Block on Trump's Asylum Ban Upheld by Supreme Court
The Supreme Court affirmed the Third Circuit Court of Appeals dismissal of Kurns v. Railroad Friction Products today, agreeing with the Philadelphia-based appellate court that the Locomotive Inspection Act (LIA) preempts Pennsylvania tort law claims for asbestos exposure.
Plaintiff George Corson, spent 27 years as a locomotive welder and machinist, installing brakeshoes on locomotives and stripping insulation from locomotive boilers, both of which contained asbestos. After Corson developed mesothelioma, which is caused solely by asbestos exposure, he sued 59 railroad-related defendants in Pennsylvania state court, claiming that the defendants’ defective design and failure to warn caused his injuries.
The defendants removed the case to federal court, and moved for summary judgment. Both the district court and the Third Circuit Court of Appeals agreed that the case should be dismissed because the LIA preempts any state-tort based product liability claims. Today, in a 6-3 decision, the Supreme Court ruled that the Third Circuit Court of Appeals made the right call on the case based on the 1926 ruling in Napier v. Atlantic Coast Line Railroad Co.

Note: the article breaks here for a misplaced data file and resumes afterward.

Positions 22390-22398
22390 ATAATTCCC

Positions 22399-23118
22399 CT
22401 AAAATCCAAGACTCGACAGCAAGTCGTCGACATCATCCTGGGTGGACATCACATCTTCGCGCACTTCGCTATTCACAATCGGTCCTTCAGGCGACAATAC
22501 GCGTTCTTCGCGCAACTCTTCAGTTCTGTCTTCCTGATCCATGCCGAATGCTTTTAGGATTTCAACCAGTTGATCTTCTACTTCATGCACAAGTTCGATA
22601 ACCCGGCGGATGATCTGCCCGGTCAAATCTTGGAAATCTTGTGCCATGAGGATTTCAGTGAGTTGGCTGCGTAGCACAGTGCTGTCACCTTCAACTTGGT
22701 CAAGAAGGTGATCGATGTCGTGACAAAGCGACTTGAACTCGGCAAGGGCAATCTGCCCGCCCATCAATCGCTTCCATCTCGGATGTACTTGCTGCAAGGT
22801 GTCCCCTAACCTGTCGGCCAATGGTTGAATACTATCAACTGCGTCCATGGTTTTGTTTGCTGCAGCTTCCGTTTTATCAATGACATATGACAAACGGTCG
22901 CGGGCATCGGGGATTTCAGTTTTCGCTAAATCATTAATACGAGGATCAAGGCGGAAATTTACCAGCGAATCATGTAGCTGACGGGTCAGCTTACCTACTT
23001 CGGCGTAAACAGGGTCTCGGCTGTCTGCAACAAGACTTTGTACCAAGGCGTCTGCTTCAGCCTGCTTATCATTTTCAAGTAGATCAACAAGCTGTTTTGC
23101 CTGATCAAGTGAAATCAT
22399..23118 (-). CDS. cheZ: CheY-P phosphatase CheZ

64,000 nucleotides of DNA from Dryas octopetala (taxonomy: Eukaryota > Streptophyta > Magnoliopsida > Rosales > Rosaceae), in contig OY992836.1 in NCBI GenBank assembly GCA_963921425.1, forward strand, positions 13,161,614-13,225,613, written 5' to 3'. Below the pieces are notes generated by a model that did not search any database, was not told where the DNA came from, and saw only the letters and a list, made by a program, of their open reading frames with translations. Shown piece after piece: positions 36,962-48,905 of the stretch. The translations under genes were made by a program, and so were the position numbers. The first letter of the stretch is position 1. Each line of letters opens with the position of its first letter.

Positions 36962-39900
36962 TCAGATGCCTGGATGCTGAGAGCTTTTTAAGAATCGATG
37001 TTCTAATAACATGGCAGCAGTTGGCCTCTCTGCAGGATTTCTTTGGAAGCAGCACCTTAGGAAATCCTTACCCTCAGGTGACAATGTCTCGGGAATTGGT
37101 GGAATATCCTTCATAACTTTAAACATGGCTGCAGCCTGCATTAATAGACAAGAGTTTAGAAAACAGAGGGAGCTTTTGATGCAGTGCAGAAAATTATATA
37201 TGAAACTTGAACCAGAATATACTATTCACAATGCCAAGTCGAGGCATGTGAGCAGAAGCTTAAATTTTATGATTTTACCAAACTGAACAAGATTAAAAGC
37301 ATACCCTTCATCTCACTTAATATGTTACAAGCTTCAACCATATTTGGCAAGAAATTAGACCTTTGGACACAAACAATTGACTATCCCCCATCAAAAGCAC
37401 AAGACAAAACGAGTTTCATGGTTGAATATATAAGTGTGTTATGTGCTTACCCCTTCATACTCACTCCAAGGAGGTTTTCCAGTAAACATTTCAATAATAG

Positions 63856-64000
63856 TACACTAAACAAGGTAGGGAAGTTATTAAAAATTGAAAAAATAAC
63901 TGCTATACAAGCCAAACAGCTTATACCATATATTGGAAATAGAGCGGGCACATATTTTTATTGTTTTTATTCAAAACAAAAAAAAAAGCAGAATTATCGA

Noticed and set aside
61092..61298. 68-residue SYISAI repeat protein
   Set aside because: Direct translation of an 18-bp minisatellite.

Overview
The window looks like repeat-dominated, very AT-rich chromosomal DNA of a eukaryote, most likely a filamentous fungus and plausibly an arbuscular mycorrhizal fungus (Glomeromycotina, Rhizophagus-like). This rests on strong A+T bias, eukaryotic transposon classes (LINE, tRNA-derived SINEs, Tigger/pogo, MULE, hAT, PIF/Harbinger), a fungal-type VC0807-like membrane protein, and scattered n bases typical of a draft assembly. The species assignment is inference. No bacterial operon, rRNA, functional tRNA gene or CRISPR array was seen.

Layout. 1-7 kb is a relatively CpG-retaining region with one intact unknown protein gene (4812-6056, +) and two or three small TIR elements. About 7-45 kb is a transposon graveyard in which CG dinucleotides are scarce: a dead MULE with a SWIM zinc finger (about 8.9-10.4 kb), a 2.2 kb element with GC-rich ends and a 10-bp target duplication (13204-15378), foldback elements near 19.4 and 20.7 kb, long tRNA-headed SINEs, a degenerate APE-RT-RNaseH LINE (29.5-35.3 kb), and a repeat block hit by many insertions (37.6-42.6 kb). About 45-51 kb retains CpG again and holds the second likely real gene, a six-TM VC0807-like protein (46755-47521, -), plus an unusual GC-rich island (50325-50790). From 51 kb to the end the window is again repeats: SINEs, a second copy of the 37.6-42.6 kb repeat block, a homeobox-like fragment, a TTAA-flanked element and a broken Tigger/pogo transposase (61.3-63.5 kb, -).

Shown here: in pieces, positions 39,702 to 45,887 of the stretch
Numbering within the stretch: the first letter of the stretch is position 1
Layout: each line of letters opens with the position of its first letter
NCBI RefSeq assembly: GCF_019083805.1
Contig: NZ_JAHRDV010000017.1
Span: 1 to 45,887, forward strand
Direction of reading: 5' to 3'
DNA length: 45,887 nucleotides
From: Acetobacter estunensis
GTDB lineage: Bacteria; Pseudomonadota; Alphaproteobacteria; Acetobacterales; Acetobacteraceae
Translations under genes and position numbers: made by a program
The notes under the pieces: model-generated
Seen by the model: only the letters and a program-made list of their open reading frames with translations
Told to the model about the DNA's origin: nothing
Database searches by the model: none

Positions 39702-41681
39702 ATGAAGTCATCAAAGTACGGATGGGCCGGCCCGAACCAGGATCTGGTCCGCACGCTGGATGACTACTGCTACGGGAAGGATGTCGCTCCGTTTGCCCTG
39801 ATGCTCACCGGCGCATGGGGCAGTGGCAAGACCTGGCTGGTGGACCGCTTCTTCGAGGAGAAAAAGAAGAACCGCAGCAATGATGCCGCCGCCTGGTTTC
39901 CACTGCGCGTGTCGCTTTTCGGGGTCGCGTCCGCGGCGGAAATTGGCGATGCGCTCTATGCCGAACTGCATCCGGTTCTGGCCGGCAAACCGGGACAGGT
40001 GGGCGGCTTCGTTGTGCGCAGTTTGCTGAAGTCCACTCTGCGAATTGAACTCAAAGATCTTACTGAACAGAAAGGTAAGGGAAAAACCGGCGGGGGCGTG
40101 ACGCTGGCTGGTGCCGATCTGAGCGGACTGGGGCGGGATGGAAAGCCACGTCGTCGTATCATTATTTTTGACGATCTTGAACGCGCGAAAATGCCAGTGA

Justice Clarence Thomas, writing for the majority, rejected plaintiffs' arguments that their claims fall outside of the field preempted by the LIA, as it was defined in Napier.
What's interesting here is that the plaintiffs did not ask the Third Circuit or SCOTUS to overrule Napier. The plaintiffs offered four arguments for why their claims fell outside the scope of the LIA:
Though the Supreme Court agreed with the Third Circuit Court of Appeals, this will be an unpopular decision. A number of public interest groups -- and even the federal government -- submitted briefs urging the Court to let the plaintiffs bring their defective design or failure to warn claims in state court.